Analysis: Thomas-Wheeler making strides at centre

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Looking at the Wales U20 squad that has come back from Argentina this week, I commented that perhaps there’s not the skill level we’ve seen in recent years, but that it works harder than any.

That’s true of guys like Dewi Lake, Jac Price, Tommy Reffell and Jac Morgan up front who put in some huge performances, particularly defensively in terms of tackle count and turnovers won, as the team made it to sixth place in the World Rugby U20 Championships.

However, there were players who did have that bit of X Factor about them, with Harri Morgan, Ryan Conbeer and Ioan Davies all catching the eye at times, despite a lack of attacking intent during the competition.

In between them all though was my player of the tournament, turning in consistent performances each game and standing out as someone who has an excellent chance to make the step up to the senior level.

Tiaan Thomas-Wheeler has been at the centre of a lot that has been good about Wales U20 over the last few weeks, combining playmaking ability with confidence to play even with the team largely on the back foot.

Comfortable at first receiver, he can step in and make space for those outside him, while he is always looking to make things happen with ball-in-hand, bringing an offload game that is not something that many players naturally possess in Wales.

As a carrier he is an extremely effective, and that is for three reasons; power, footwork, and running angles.

His power is somewhat surprising as he’s not the obviously biggest player, but with a solid fend and a strong leg drive he makes yards where he really has no right to, as in the second clip.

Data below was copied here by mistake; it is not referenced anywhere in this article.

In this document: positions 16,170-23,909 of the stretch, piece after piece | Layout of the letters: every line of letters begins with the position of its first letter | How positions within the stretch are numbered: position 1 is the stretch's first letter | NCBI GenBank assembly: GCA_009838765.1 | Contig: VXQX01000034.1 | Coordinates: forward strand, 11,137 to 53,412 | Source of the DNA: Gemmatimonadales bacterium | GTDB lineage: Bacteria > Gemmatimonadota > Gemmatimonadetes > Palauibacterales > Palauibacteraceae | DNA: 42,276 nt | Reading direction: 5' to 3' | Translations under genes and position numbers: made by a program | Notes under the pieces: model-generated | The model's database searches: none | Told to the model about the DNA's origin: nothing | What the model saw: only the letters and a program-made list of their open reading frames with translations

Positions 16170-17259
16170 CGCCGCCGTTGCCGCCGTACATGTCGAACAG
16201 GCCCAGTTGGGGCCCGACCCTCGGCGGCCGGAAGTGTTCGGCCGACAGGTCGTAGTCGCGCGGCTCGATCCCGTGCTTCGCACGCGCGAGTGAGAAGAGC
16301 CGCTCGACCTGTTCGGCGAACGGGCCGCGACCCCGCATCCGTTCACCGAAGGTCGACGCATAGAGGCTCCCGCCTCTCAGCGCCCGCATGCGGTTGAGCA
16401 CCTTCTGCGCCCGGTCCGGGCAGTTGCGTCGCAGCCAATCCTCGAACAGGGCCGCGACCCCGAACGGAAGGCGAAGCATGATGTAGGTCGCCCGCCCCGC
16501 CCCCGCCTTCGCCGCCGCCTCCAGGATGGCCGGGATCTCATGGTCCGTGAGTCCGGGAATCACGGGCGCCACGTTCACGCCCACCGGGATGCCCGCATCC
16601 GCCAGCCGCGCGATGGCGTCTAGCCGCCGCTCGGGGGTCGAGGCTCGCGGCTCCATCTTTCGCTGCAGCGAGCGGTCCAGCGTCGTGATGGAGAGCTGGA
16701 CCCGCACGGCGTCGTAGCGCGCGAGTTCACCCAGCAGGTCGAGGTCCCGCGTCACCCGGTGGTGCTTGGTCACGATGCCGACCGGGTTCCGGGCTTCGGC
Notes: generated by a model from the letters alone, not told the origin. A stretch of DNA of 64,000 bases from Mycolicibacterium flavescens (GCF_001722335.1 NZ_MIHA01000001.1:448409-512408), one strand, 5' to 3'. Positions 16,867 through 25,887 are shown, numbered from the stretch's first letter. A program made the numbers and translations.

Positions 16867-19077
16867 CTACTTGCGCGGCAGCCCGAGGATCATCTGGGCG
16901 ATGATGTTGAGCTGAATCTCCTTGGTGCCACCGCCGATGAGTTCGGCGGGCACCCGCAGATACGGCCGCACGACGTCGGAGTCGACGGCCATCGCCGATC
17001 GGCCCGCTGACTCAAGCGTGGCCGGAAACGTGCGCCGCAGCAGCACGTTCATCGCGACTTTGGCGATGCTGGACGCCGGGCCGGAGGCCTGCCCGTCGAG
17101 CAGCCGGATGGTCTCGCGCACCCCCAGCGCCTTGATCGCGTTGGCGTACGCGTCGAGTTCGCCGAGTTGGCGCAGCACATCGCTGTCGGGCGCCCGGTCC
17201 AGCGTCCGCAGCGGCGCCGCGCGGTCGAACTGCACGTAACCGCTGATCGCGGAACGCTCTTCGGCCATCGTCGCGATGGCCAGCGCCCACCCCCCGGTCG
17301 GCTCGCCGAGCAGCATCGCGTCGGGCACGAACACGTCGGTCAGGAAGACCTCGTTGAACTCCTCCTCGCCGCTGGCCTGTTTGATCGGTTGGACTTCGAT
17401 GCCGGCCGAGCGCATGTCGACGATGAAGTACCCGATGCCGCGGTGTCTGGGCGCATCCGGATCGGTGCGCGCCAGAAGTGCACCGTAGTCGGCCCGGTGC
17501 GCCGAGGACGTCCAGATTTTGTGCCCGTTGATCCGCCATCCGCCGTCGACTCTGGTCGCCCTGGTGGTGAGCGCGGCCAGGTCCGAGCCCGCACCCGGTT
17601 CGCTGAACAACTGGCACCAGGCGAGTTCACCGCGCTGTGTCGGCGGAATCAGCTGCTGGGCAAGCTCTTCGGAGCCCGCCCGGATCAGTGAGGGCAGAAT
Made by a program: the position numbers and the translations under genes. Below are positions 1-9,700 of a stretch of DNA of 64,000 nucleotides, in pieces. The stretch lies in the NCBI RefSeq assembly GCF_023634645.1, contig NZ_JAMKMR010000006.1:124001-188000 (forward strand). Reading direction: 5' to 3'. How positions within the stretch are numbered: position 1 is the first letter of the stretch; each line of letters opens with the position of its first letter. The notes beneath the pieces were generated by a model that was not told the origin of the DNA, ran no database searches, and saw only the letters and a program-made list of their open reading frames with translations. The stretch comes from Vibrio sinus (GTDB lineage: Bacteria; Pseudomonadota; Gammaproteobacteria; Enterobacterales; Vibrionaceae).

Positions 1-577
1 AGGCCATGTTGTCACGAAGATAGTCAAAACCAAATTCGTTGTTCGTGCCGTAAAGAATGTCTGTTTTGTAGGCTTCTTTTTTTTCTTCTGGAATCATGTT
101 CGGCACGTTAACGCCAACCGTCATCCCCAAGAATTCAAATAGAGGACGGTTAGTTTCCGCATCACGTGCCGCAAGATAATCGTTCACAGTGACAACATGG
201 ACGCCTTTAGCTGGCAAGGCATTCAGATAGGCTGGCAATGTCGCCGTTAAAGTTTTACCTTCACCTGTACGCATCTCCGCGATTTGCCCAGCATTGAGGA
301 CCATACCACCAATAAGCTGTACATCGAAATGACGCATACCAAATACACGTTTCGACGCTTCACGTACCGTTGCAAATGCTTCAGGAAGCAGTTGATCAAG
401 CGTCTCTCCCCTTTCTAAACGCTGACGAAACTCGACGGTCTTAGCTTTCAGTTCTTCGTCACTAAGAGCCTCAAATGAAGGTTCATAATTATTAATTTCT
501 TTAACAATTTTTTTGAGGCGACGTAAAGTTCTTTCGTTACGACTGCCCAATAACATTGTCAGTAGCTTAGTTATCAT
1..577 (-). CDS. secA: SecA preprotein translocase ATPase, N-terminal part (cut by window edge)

It is the first clip that is most impressive though, that cutting angle targeting the weak shoulder of the defence and maintaining his balance to keep battling towards the line. Picture that coming off Gareth Anscombe and the Ospreys, and you can understand the excitement.

Then to cap off his performance as an all-round inside centre he led the defensive superbly, as our work off-the-ball really dragged us towards the fifth place play-off for the first time in three years.

He brought the defensive line up quickly and his eye for the ball carrier allowed those outside him to organise well, as he took on that tough position to get right on the edge of the forwards in that initial defensive line.

Particularly the one-on-one tackles are impressive, as he displays an upper body strength to hold up the ball carriers, just to give his team-mates that extra few seconds to form up, and he can go on to look for the rip if necessary.

Unfortunately we didn’t get the chance to see his footballing ability, with Cai Evans dropping deep at first receiver too often and carrying the load of kicking from hand, but what we are looking at is someone who could become a complete inside centre.

He could also be more than comfortable at outside centre, in a similar role to that which Henry Slade plays for England, but whichever route he goes down he is a very talented player.

With Scott Williams and Gareth Anscombe around him at Ospreys, as well as the coaching of Matt Sherratt, he has every chance to make it to the top. Remember the name, Tiaan Thomas-Wheeler.

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